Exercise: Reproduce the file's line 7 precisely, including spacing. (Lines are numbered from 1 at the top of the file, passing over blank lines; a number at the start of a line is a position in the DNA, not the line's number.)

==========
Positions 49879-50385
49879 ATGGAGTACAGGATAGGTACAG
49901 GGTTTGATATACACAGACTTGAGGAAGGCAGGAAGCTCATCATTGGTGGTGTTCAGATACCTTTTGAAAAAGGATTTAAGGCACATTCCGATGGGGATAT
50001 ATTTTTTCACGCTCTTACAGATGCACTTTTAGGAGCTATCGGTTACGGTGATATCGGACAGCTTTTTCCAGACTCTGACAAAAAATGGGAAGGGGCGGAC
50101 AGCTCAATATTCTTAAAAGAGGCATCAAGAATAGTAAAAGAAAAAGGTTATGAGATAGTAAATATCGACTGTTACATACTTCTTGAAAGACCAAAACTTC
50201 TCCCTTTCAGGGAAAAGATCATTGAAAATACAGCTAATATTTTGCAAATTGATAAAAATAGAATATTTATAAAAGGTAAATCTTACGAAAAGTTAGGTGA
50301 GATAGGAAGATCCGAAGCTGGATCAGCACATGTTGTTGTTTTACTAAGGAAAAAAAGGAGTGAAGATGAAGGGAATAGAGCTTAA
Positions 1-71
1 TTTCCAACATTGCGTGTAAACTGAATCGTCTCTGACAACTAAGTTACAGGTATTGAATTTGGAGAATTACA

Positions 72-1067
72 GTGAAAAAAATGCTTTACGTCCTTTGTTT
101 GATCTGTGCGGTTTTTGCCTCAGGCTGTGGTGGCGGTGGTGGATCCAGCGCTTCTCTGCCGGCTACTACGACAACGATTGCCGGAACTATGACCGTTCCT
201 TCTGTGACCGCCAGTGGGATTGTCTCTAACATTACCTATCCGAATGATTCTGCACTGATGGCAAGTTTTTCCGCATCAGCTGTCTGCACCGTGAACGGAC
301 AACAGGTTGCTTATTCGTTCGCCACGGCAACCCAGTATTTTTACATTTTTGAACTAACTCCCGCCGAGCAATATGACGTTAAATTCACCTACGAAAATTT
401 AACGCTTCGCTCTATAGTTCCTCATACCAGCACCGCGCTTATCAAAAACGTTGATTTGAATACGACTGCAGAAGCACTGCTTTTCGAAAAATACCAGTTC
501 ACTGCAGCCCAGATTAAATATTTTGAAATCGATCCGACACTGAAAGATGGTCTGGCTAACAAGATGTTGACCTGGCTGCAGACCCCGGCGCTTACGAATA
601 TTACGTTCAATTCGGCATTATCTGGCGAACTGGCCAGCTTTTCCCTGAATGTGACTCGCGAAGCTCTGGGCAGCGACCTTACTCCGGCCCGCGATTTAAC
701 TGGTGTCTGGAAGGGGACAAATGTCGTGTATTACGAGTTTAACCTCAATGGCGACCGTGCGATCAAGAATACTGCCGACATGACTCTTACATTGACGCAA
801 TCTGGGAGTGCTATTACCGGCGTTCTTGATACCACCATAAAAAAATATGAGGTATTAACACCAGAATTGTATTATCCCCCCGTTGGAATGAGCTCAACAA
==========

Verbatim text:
50301 GATAGGAAGATCCGAAGCTGGATCAGCACATGTTGTTGTTTTACTAAGGAAAAAAAGGAGTGAAGATGAAGGGAATAGAGCTTAA